As a long-time leader and ranking member of the Senate Judiciary Antitrust Subcommittee, Klobuchar has repeatedly raised concerns about the negative impact on consumers of increased consolidation in the railroad industry
Since 1980, number of class one railroads in U.S. has gone from 26 to 7; today 90 percent of the freight traffic is handled by only four railroads
WASHINGTON, DC – Today, Senator Amy Klobuchar issued the following statement on Canadian Pacific Railway announcing it is ending its effort to merge with Norfolk Southern Railway. Klobuchar has repeatedly raised concerns about the negative impact on consumers of increased consolidation in the railroad industry. Since 1980, the number of class one railroads in the U.S. has gone from 26 to 7, and today 90% of freight traffic is handled by only four railroads.
“Significant consolidation has already occurred in the railroad industry, and today 90 percent of freight traffic is handled by only four railroads,” Klobuchar wrote. “This announcement today from Canadian Pacific is welcome news for consumers. Competition leads to lower prices, higher-quality service, and innovation, and why I have led efforts to protect consumers from further consolidation.”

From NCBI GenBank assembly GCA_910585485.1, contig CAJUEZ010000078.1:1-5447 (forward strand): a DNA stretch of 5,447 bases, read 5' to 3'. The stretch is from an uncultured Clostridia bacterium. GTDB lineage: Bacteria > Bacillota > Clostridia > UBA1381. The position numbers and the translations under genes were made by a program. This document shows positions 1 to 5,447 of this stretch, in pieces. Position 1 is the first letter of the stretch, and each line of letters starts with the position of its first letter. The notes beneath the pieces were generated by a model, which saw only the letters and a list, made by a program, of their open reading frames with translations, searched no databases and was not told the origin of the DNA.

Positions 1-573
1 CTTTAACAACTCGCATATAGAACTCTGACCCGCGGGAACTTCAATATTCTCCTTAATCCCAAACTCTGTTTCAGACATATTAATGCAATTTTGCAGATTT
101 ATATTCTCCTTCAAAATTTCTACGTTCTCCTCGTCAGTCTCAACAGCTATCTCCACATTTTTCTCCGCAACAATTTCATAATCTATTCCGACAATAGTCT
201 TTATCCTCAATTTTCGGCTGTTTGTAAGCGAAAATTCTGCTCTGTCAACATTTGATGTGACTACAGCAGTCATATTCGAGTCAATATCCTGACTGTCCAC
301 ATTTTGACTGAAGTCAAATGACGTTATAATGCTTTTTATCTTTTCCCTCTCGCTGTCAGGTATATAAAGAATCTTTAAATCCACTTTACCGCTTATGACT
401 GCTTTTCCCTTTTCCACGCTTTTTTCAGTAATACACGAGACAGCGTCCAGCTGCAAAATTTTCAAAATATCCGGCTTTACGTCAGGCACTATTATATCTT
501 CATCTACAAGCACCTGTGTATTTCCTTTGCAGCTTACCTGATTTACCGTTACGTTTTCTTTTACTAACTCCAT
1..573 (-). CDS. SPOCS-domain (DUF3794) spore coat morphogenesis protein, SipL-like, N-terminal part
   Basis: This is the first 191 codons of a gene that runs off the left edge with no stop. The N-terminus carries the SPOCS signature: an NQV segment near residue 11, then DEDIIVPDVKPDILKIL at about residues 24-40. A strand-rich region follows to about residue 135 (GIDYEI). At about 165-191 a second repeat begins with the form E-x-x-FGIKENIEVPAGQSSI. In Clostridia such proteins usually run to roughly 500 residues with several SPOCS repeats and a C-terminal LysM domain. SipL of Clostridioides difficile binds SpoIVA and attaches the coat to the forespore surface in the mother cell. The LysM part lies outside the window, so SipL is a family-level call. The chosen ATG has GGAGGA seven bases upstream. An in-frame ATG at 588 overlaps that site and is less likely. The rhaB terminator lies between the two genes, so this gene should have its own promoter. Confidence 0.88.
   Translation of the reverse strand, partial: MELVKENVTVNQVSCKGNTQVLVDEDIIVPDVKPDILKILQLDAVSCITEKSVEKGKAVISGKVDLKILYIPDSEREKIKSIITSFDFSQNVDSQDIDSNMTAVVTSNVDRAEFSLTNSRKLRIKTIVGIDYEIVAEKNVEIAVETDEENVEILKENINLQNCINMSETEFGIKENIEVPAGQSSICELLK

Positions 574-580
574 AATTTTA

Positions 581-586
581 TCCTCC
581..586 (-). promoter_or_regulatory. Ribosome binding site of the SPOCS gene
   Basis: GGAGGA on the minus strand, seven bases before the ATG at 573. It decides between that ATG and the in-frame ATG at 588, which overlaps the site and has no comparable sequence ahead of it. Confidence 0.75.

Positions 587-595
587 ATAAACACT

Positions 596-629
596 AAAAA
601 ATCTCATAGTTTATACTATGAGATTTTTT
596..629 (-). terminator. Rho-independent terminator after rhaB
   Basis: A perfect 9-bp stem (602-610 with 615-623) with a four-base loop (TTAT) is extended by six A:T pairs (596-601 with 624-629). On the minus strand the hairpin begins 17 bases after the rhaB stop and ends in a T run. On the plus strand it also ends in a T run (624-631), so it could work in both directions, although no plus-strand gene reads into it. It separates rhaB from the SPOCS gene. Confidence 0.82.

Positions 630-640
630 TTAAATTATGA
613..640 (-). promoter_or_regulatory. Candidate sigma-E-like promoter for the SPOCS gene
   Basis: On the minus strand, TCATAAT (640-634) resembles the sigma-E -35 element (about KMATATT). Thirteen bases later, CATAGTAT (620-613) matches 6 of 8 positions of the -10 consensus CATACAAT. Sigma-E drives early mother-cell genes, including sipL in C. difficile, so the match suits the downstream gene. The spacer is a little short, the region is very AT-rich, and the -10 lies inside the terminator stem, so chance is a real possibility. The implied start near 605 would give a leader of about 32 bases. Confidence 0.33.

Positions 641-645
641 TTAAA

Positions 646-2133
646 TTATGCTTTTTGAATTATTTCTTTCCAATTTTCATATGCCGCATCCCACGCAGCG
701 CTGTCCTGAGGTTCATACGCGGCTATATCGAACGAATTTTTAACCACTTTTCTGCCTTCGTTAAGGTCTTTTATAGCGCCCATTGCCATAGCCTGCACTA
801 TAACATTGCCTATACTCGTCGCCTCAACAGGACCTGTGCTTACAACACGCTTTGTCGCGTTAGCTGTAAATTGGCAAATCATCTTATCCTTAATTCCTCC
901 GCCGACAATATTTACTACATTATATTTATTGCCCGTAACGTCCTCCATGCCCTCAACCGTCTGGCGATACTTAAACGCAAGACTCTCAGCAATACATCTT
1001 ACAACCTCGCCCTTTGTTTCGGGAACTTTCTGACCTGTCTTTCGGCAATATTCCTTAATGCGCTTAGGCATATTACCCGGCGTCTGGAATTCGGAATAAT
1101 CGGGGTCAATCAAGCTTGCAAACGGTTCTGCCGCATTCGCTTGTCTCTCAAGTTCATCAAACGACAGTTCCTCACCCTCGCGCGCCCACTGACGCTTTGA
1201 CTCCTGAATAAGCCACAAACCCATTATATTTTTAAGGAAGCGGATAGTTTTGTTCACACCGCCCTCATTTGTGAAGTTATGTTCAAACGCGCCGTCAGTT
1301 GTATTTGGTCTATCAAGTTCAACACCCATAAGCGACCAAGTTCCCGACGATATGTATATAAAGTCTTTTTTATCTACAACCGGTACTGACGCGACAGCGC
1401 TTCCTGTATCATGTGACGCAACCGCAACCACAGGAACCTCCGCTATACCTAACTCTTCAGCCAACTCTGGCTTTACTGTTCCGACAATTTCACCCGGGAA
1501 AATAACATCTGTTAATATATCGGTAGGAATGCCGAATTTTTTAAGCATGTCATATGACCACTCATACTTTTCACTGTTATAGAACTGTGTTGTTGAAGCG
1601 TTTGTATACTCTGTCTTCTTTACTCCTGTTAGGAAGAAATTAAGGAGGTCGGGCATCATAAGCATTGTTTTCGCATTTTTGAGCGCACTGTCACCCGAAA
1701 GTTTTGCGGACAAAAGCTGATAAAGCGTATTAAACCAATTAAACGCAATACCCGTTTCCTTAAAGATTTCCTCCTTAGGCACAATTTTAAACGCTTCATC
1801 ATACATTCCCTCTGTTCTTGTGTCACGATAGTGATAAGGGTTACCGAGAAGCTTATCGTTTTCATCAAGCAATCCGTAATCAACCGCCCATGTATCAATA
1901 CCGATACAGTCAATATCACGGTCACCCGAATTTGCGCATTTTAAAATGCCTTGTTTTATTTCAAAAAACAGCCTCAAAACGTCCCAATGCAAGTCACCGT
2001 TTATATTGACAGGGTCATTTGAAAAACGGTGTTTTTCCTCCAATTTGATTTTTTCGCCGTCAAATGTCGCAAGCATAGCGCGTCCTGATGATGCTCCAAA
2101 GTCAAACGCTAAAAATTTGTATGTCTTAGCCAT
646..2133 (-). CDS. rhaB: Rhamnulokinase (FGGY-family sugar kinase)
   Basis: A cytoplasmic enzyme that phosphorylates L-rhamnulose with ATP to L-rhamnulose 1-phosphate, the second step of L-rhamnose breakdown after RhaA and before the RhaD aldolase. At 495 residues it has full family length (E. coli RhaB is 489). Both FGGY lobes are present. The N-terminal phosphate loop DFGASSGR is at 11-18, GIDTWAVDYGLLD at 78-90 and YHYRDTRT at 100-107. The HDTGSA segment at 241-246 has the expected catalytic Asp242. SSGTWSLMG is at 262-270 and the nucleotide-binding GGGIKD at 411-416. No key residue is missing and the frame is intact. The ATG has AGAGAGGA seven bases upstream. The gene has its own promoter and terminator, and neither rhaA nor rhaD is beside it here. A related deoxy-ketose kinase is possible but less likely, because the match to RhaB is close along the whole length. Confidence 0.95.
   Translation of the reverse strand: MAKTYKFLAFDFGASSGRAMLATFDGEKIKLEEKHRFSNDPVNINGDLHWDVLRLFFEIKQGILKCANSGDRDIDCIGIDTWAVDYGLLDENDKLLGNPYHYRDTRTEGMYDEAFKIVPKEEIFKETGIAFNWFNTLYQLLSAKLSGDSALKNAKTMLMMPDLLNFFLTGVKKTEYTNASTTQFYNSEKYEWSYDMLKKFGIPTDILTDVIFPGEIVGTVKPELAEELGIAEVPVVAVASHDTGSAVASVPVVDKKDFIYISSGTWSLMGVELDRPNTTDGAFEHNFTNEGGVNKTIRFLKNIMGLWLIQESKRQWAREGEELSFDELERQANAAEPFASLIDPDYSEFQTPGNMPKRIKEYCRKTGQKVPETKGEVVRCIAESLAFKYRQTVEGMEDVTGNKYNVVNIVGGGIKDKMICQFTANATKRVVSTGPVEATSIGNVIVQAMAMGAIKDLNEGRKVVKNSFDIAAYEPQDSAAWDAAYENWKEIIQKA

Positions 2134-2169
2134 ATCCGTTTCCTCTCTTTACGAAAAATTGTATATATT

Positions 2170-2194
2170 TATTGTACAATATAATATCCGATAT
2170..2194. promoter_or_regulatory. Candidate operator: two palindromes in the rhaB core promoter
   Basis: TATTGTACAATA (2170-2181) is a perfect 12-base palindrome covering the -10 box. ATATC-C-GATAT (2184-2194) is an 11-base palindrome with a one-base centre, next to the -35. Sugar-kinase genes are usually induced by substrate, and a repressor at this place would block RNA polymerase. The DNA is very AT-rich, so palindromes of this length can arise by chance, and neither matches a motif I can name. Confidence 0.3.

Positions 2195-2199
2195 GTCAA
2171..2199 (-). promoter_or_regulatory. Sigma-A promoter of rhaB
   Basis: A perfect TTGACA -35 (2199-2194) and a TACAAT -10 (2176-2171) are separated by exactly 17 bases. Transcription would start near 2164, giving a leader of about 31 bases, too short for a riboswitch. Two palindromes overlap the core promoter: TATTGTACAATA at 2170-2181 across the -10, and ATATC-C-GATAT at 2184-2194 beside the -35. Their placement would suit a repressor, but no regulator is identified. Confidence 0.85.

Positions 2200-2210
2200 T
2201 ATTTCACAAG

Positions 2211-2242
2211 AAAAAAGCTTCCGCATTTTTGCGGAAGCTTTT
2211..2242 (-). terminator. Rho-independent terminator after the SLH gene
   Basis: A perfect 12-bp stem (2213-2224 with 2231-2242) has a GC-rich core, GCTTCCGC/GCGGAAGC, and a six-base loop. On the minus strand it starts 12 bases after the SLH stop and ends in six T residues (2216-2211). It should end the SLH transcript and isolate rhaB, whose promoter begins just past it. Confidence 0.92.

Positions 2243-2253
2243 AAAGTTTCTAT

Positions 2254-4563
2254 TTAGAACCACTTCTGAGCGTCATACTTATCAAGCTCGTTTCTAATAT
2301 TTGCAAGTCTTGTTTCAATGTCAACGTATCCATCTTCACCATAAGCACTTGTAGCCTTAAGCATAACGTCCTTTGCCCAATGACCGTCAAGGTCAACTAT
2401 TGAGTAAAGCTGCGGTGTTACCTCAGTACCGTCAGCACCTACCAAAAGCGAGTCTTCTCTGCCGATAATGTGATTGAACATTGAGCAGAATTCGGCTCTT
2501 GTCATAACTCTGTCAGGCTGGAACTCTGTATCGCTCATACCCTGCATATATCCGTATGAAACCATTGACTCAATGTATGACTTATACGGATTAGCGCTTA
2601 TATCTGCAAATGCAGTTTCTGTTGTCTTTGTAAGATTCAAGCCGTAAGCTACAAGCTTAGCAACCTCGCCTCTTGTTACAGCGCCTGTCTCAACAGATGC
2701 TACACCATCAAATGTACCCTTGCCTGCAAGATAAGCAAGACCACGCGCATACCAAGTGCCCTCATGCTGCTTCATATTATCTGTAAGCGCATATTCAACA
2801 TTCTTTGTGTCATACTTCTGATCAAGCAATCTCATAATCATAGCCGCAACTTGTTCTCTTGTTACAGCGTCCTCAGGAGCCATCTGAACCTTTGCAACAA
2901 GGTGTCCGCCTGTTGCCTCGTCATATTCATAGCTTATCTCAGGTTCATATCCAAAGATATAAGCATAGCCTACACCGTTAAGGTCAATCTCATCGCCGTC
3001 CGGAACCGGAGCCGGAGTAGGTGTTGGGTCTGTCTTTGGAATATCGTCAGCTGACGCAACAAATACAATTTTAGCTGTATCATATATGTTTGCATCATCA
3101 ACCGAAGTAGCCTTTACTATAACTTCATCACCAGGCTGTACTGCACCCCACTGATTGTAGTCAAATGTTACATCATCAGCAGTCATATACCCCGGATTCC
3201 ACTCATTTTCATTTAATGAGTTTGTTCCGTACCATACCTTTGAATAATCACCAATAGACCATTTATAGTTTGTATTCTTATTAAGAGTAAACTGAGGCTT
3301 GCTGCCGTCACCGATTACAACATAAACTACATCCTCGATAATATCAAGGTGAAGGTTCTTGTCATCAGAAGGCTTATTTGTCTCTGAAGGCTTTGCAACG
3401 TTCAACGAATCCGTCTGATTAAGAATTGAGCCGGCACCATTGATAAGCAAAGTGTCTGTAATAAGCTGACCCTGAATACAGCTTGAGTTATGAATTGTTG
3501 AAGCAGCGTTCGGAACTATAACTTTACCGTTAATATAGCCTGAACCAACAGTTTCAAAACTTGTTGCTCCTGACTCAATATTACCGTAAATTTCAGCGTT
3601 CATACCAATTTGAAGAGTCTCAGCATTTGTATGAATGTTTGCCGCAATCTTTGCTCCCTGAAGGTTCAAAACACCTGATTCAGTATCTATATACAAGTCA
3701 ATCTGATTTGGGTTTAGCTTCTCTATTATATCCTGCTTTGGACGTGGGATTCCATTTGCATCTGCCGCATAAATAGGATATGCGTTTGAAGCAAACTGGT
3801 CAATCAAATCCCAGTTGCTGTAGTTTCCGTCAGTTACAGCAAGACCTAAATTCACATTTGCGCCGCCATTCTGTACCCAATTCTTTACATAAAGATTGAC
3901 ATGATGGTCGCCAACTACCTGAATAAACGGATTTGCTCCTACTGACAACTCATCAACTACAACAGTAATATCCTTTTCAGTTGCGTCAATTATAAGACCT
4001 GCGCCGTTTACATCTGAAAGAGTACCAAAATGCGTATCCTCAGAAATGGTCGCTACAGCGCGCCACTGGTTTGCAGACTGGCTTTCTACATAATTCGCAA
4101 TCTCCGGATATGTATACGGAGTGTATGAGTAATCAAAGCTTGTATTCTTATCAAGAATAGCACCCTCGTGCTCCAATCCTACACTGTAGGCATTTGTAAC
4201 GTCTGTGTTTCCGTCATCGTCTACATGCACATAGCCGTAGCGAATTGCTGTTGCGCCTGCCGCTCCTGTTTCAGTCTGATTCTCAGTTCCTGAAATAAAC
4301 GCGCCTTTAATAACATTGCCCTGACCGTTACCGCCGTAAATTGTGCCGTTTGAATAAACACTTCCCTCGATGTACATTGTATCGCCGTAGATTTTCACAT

Last month, Klobuchar and Senator Mike Lee (R-UT), the ranking member and chairman of the Senate Judiciary Subcommittee on Antitrust, Competition Policy, and Consumer Rights, urged the Department of Justice (DOJ) to weigh in with the Surface Transportation Board (STB) on the voting trust that Canadian Pacific Railway intended to use in its proposed acquisition of Norfolk Southern Railway. Last week, following Klobuchar’s call, the Department of Justice determined that Canadian Pacific’s proposed voting trust “risks irreversible harm” to competition. In December, Klobuchar raised concerns about the merger proposal in a letter to Attorney General Loretta Lynch and Surface Transportation Board Chairman Daniel Elliott. Klobuchar said one of the most concerning aspects of the potential merger is that the railroad’s current antitrust exemption prevents the Department of Justice (DOJ) from blocking the merger even if it is predicted to harm competition. Klobuchar has introduced legislation to repeal the outdated and anticompetitive antitrust exemption for railroads and make railroad mergers subject to full antitrust scrutiny by the Department of Justice. In 2014, Klobuchar raised competitive concerns about Canadian Pacific Railway’s proposed acquisition of CSX, a merger that was later abandoned.